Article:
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Need Some Input

Discussion in 'Commercial Snow Removal' started by repo_man62, Jan 19, 2005.

  1. repo_man62

    repo_man62 Senior Member
    Messages: 502

    As many of you know, I'm moving to Michigan soon. I have 32 accounts that I have built up over the past 2 years. This season, I took on a "partner". We signed a contract stating that neither of us could accquire exsisting accounts for 2 years after the partnership dissolved, for what ever reason.Hears my question...should I just HAND over these accounts? Or should I make him give me a percentage?This is his first season plowing.
    Thanks...Bob
     
  2. jkitterman

    jkitterman Senior Member
    Messages: 140

    Do you think you will be moving back and may need these accounts within the two year period? Would you work for a cut rate? If you want a percentage, that is what you will be doing to your partners work. Does your partner have the ability to work all those accounts?
     
  3. ibelee

    ibelee Senior Member
    Messages: 188

    Input

    I'm a little confused about the "aquiring existing acounts" clause in your contract. If the partnership was to disolve, as it sounds like it will if you move to MI, then wouldn't the clause negate either of you from "aquiring" the existing accounts? Please explain the clause.
     
  4. repo_man62

    repo_man62 Senior Member
    Messages: 502

    No I won't be moving back. Probably not. And no he doesn't. It was word of mouth mainly that got these accounts. My expertise not his. I don't think I should just HAND him something I have built up.
     
  5. Ken1zk

    Ken1zk Senior Member
    Messages: 192

    I assume you will be taking your truck and other equipment with you, so what you are leaving behind is a customer list. A group of people in which you have invested your time and effort in acquiring and keeping as satisfied customers. IMO there is a value to that and I would seek 20% annual income generated.

    When I owned a franchise in the carpet cleaning business I sold my customer list to a fellow franchisee (he bought none of my equipment). My asking price was 25% of the annual income generated by the list, we settled on 20%.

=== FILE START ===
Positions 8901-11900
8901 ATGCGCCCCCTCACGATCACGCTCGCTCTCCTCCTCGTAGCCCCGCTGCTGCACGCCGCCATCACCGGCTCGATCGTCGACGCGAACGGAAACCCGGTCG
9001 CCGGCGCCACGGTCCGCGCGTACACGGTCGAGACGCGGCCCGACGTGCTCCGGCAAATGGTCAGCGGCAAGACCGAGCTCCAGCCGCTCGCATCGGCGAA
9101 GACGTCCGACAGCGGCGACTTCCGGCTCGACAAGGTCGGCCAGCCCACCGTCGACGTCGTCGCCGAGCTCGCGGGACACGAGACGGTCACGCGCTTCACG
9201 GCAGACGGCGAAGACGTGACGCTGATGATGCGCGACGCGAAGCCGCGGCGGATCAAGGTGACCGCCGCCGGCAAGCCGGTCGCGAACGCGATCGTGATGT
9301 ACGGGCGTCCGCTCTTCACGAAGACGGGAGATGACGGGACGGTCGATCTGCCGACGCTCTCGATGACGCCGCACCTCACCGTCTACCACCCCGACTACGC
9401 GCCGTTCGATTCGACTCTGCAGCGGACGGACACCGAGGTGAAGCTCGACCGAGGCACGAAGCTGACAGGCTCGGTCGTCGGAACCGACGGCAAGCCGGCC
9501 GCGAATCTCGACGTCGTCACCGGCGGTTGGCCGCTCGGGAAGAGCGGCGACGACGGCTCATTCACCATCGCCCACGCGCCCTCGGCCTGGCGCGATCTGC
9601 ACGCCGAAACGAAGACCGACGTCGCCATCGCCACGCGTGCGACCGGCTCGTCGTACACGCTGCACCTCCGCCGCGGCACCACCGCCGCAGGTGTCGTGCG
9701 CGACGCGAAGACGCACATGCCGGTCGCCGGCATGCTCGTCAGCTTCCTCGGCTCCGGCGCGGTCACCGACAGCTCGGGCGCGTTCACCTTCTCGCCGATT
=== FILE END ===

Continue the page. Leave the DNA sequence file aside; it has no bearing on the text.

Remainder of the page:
Hope this helps,
    Ken
     
  6. johntwist

    johntwist Senior Member
    Messages: 415

    I'd agree with Ken about selling your list to someone who doesn't already have it, but from what you wrote it looks like your 'partner' already has it.
    It'd be nice to think he could 'buy you out' so to say, but since he already knows all the clients it seems more likely he'll say goodbye to you and just keep plowing after you move away.
    Since I don't know either of you or your relationship, it's a tough call.
    If he's any sort of decent guy, and if you're friends, talk it out with him. I don't see why you can't come to a reasonable gentleman's agreement about it. Explain to him the value of what you've built up over time and like Ken said, it's worth something. Hopefully, he'll agree.
     
  7. repo_man62

    repo_man62 Senior Member
    Messages: 502

    Well...he doesn't know ALL the accounts...we've only had 1 plowable snow this season,which only allowed me to plow 11 of 32 accounts ,as they were the 1-3" accounts. I really appreciate you guys input. Thanks...Bob
     
  8. lawnmedic

    lawnmedic Senior Member
    Messages: 703

    If you have written contracts with your customers, get as many as possible to sign multi year extensions. Then put them up for sale at 30% of gross income, then offer them to your new partner for 20%.
    I know a few contractors that lost contracts to former employees. Employee goes in to customer during springtime, tells customer he has taken over bosses route, gets new contract signed, boss finds out late summer when he goes to get next seasons contract signed......
     
  9. JPMAKO

    JPMAKO Senior Member
    Messages: 660

    That's why I will never have a partner again. :nono:
    I think that what you should do is probably figure out a buy out price.
    Are most of your clients on Per Visit or Seasonal contracts?
    Need more info about your business and then I could probably help out.
    Based on what you have said I would think that if you sold your accounts to someone other than your current partner, You would be in breech of contract assuming this is a legal partnership. Give me some more specifics....

    Jason
     
  10. REAPER

    REAPER 2000 Club Member
    from 60050
    Messages: 2,228

    If you were moving and tried to "sell" me your accounts?

    Well ,this may be just me,but I would tell you to bite it. And then if you did not show up next year , per signed contract, I would sue you.

    Get real. Unless you plan on coming back to plow those account's next year be a decent guy and give the guy your best.

    Otherwise be ready to hold up YOUR end of the contract.